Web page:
Ave Atque Vale, Timothy Murphy

The Wanderer

There is no end
to the wanderer's sorrow.
The wisdom of Erda
queried by Wotan,
the counsel of Ragna
sung in a saga.
I'll follow tomorrow,
tomorrow if ever,
for I am no friend
of Volsung or Vala.

Timothy Murphy


Here's Tim reciting the Dirge from the Wulf, which he and Alan Sullivan had translated a few years back:



Ah, the Arts ! Oh, Humanity.

A disturbing trend:

Bach at the Burger King

If the author's name seems familiar, yes, he is the son of California poet laureat, Dana Gioia, well known author of Can Poetry Matter.   The good works have commenced, the voice is a gift, and the acorn don't fall far from the oak.

Meanwhile, here on the edge of the world, though there be drought which runs deep and wide, there be dusk, and dawn, and red dirt paths that cannot be denied.  

And of course there be dragons.  A book of essays I highly recommend: 

I've actually been quoting from this book for a couple of months now here on the outpost, and often in casual  conversation.  In addition to being a life-long advocate for the land, George is a fine writer, has a keen sense of the sciences, the arts, the land, and of course humanity -- and is imminently quotable.  He's an elder, and a sender, and it was a delight to get to know him a little at his home in Gunny a few months ago. 

Each essay in the book begins with a poem.  In recent years I've been very interested in how writers combine their prose and poems.  I have some of my own ideas up my sleeve, and am currently trying to shake them loose.  At any rate, here's one from George which introduces an essay called Lying Down with Fire that I can't resist sharing: 

The Horse: Form and Function

"Just a thing for converting hay to horseshit",
Bill said to me, looking not at me but at the horse,
Which we both were watching, leaning on the fence
At the back part of Bill's thirty-five
Being paid off month by month from his job
Digging coal for power plants he never saw.

"Never really seem to have time to ride her,"
Bill grumped, reaching into his pocket for his can,
For more of the stuff that takes ten minutes
Off the long hours and adds ten to the short ones.
But while he was thus occupied, the horse just
Took off.  Went running up the field, an easy lope
That would have been no harder for the horse
With a man on his back, even one with a belly like Bill's.

We both watched.  Mane catching the wind: thinking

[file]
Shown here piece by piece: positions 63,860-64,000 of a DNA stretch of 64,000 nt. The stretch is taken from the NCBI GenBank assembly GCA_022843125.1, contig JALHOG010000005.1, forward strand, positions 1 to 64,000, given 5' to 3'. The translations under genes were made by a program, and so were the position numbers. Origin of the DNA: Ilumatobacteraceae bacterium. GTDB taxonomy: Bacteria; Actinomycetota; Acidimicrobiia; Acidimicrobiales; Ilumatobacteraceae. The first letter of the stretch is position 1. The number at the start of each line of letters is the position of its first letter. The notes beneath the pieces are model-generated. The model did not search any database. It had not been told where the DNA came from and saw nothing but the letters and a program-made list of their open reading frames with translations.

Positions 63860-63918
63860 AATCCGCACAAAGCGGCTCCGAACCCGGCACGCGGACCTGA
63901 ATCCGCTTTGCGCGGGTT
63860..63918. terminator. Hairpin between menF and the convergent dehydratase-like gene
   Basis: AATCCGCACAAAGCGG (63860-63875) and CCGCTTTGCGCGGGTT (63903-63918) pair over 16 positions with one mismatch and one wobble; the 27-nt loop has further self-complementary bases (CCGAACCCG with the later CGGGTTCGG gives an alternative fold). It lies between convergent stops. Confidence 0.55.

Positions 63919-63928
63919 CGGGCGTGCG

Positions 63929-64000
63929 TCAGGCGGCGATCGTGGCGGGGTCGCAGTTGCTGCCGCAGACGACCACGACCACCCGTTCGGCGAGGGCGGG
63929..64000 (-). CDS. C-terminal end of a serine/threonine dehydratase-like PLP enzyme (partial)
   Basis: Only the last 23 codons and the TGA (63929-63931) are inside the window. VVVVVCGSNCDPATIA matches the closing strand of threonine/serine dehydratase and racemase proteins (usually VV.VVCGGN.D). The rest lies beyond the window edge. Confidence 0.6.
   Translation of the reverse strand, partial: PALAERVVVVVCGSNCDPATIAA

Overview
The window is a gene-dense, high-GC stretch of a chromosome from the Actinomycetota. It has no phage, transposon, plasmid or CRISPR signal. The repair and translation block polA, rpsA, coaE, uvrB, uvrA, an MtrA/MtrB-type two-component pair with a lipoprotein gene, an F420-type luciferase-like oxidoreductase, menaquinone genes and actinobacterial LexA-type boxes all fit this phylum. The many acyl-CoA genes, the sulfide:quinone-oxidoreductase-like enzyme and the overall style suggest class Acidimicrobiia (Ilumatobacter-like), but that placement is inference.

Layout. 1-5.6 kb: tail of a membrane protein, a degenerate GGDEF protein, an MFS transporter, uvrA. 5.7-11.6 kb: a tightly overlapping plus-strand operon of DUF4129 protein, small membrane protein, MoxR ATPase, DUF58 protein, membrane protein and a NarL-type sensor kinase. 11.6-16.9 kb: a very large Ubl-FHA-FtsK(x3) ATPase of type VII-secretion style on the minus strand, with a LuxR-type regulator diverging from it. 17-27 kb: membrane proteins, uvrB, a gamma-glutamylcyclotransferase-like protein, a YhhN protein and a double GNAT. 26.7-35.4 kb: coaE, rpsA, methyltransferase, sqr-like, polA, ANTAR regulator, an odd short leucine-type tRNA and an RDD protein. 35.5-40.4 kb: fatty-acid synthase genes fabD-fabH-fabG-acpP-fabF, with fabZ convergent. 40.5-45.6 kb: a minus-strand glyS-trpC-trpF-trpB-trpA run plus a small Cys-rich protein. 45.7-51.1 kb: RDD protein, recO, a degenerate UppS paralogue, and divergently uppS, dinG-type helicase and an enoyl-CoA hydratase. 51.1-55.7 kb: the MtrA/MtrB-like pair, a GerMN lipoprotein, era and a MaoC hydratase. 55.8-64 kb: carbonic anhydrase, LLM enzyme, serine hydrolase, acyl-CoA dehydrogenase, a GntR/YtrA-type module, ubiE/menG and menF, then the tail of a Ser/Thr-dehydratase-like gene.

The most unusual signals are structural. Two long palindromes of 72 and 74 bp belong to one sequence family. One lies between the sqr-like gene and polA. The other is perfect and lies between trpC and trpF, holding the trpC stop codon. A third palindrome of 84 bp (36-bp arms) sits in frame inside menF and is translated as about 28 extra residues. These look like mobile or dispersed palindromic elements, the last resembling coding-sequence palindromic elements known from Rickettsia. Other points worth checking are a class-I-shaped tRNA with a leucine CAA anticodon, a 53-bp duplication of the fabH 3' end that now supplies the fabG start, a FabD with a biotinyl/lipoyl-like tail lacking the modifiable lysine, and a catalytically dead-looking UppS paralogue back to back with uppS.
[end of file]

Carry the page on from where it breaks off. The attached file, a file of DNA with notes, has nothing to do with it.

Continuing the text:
What reason for a mane if there's no air to catch;
Tail streaming out behind...It was just worth watching.
It was just goddam beautiful. And at the far fence,
The horse stopped.  Stood there looking
Beyond the fence.   At what, who knew.  But then,
Even at that distance we could see it:  Lifting its tail
And dropping a load. "Like I was sayin'," Bill said. 


On a similar subject, a little something my daughter recently sent my way:

And speaking of gifts, my son sent me this, a bit of satire which emphasizes form, function, and timeliness, which my politically savvy readers will recognize:

And then there's this, by Alison Hawthorne Deming, which I've had on the shelves forever, and have finally begun reading: 

in which we are given such morsels as:

The kick of transforming a material from one state to another, from one use to another-- or to none-- is alchemy in any language.  It's a ticket into the marvelous, which is where we live every day but forget to notice, because otherwise we'd never get the errands done.

And this:

I have gone down the rabbit hole in thinking about dragons.  I have seen the bare mountain range near my home in Tucson suddenly transform into the spine of a dragon.  I have seen Vesuvius and Krakatoa breathe fire from their mouths as the earth shifts its vertebrae. I have seen a venomous dragon demand, one year, two sheep; the next year, one maiden; the next year, the king's virgin daughter.  ...So why do dragons crop up all over the planet? Here be dragons.  Here and here and here and here.  One need not fall over the edge of a distant horizon to find a dragon.  They emerge in the minds of ancient Greeks, Sufis, and Aztecs; in the art of the Chinese (for whom the dragon is the only mythical creature in their zodiac); among the Cherokee tribe and King Arthur's knights.  They are generally a blessing in the East and a curse in the West, protectors of water in India and Mexico, tyrannical despots in North Africa and Great Britain.  Dragons are monsters thrown out by the unconscious for the conscious mind to make sense of.  They take us into the weird zoology of inwardness.  


Rooster on the Loose: Construe, Construct, Construction, Culture

A culture is the ensemble of stories that we tell ourselves about ourselves.  
 - Clifford Gearts 

De Activation

I have decided to ration 
my daily penchant

         for distraction. 
   (So much depends 
       the whole shebang

and the fraction).  


Even as we grow old in the spring, 
the ode begins, 
it tallies forth --

it bursts through --

though I should say sometimes 
I misconstrue.  

Is that abnormal asks
 the songing toad and the soggy moon. 

replies the desert bloom,  
I'm brand new too.   


Dylan Thomas

In My Craft Or Sullen Art

In my craft or sullen art
Exercised in the still night
When only the moon rages
And the lovers lie abed
With all their griefs in their arms,
I labour by singing light
Not for ambition or bread